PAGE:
As one of many, many people who live and work in a city as kaleidoscopic as London, there’s a certain level of resilience and unshockability that develops over time. The End of Hope, a Soho Theatre and Orange Tree Theatre co-production, billed as a dark comedy, has much of its humour in the delivery and comic timing of both Janet (Elinor Lawless) and Dermot (Rufus Wright), from opposing religious traditions in Belfast, though neither, it quickly becomes clear, have any sacred values to speak of. It might work as a television comedy with canned laughter. Except some of the lines in this play are likely to fall foul of broadcasting regulations, and may, with some justification, result in complaints to the broadcaster and the production company.
This, then, is a show that comes across as being able to say certain things simply because it can. But that doesn’t mean that what is said makes sense, and much of the story ends up, one way or another, being quite impossible to accept as credible. Too many times either character holds their hands up and admits they have told lies, until a plausible stage is reached in which it is entirely possible that someone could be lying about what lies they have told.
The narrative is very broad: there’s a screaming match of sorts about certain types of apparently undesirable people who watch Channel 4 as opposed to certain other types of equally undesirable people who watch ITV. There’s something about a conversation with God and a difference of opinion with regards to former Prime Minister Tony Blair. Put simply, less is more, and in all the laughter – certain punchlines were, I must admit, very amusing – this play could be better grounded in its topics of discussion, pursuing fewer lines of enquiry but pursuing them with greater depth.
There’s also more than a whiff of misogyny going on. Repeated demands from Dermot to “take it off” seemed dangerously close to intimidation (not least because recent revelations regarding the behaviour of motion picture impresario Harvey Weinstein were still fresh in the mind), and a later reason for him not wanting to pursue some bedroom activity after all was frankly bizarre. There is little in the way of character development, as the emphasis was more on setting up a punchline, and the punchline after that, and so on. Frankly, the narrative is deeper in many stand-up observational comedy routines, which are more logical and easier to listen to than the storyline set out here.
The script can also be too repetitive, and there are too many literal echoes, with Janet or Dermot repeating back what the other just said to them. It is rather like being stuck on a train whose departure has been delayed and then hearing the same update from both the driver in the train cab and the station supervisor in the control room. But given how banal the script was, it still managed to retain my attention. I do fear I doth protest too much: as I began by saying, I wasn’t shocked by what I heard, but there’s no denying the audible gasps from some other members of this unassuming opening night audience.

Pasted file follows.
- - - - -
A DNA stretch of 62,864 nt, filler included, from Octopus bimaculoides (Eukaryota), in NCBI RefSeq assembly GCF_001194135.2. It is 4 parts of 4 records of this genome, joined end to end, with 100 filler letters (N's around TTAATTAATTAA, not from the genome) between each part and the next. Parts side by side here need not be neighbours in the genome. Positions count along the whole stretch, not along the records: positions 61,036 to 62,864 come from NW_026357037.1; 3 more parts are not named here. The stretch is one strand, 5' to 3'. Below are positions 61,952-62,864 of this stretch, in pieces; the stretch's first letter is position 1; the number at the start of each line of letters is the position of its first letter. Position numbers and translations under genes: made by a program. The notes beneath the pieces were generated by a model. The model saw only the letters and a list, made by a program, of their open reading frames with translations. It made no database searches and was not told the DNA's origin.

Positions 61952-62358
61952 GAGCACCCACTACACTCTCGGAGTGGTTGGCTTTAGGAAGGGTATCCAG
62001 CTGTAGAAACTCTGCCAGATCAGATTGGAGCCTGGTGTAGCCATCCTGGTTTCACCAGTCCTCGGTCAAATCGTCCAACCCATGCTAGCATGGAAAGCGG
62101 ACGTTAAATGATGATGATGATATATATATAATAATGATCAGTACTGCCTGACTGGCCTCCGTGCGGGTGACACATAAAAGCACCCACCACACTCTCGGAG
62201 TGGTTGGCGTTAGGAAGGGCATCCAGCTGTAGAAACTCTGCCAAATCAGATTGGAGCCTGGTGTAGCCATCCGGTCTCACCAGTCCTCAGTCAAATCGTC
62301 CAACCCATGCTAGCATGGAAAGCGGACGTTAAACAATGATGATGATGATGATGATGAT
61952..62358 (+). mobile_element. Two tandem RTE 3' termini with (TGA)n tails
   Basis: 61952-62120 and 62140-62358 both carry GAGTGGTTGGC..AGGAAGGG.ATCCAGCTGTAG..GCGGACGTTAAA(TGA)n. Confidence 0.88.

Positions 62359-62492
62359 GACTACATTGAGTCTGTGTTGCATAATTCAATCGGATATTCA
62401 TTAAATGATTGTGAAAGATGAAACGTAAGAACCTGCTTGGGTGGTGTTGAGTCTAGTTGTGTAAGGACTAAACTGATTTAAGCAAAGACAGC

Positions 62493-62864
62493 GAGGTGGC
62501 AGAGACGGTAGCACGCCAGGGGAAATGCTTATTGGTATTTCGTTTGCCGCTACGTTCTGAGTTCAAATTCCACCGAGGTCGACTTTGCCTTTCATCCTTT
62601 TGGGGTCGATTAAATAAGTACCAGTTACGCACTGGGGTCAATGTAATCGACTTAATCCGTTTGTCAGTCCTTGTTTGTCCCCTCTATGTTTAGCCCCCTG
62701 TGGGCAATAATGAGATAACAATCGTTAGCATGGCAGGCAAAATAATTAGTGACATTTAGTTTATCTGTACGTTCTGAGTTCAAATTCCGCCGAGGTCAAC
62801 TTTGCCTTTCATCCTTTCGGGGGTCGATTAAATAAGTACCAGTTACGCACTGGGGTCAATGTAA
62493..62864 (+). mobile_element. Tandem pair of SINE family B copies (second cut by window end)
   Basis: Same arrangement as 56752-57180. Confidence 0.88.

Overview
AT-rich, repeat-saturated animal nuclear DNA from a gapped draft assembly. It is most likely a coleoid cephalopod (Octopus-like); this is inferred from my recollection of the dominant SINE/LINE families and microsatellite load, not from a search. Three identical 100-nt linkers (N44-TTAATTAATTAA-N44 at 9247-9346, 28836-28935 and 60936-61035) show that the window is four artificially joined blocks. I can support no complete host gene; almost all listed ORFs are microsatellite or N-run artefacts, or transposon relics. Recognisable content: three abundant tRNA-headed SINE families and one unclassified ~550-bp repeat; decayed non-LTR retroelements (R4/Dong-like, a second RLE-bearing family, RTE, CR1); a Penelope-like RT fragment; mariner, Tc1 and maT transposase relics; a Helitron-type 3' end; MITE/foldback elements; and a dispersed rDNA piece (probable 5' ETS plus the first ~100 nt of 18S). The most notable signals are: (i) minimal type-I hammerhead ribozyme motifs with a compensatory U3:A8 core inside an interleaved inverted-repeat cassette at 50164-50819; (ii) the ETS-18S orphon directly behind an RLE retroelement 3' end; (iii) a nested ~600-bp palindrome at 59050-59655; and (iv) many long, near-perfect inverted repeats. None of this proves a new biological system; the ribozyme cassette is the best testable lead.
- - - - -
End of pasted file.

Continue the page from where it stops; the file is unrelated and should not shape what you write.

Despite the play’s title, there is a reasonably positive ending to proceedings. Lawless’ Janet spends the play in a mouse costume, and it is some time before the ‘mousehead’ comes off in order for any facial expressions to be appreciated. This is all part of an intriguing exploration of the pressures Janet faces in trying to achieve a better body, which overall is portrayed with some facetiousness. A somewhat curious and engaging production.
Review by Chris Omaweng
‘Everywhere in the world where there’s a war about religion, two people from each side should have sex. That would bring world peace. We should literally make love and not war’
Dermot and Janet just had some great, if perhaps slightly surreal, hook-up sex. But as they start getting to know each other, things become a little more complicated. Debating and often disagreeing on every possible subject, including political stance, notions of identity, religion, sex, self-worth, culture, fame, class and taste, this unlikely pair soon realise that love and connection are more elusive in the grind of modern life than they anticipated.
By the end of the night no taboo is left untouched. An outrageous and revealing roller-coaster of a comedy from award winning writer David Ireland following his critically-acclaimed Cyprus Avenue (Royal Court Theatre). The End of Hope provides a brutal insight to the haphazard nature of modern relationships.
Returning to Soho Theatre following Vicky Jones’ Verity Bargate Award-winning play The One, Rufus Wright is Dermot, performing alongside Elinor Lawless (King Charles III, Almeida) as Janet.
THE END OF HOPE
Tue 10 Oct – Sat 11 Nov, 7.15pm (60mins)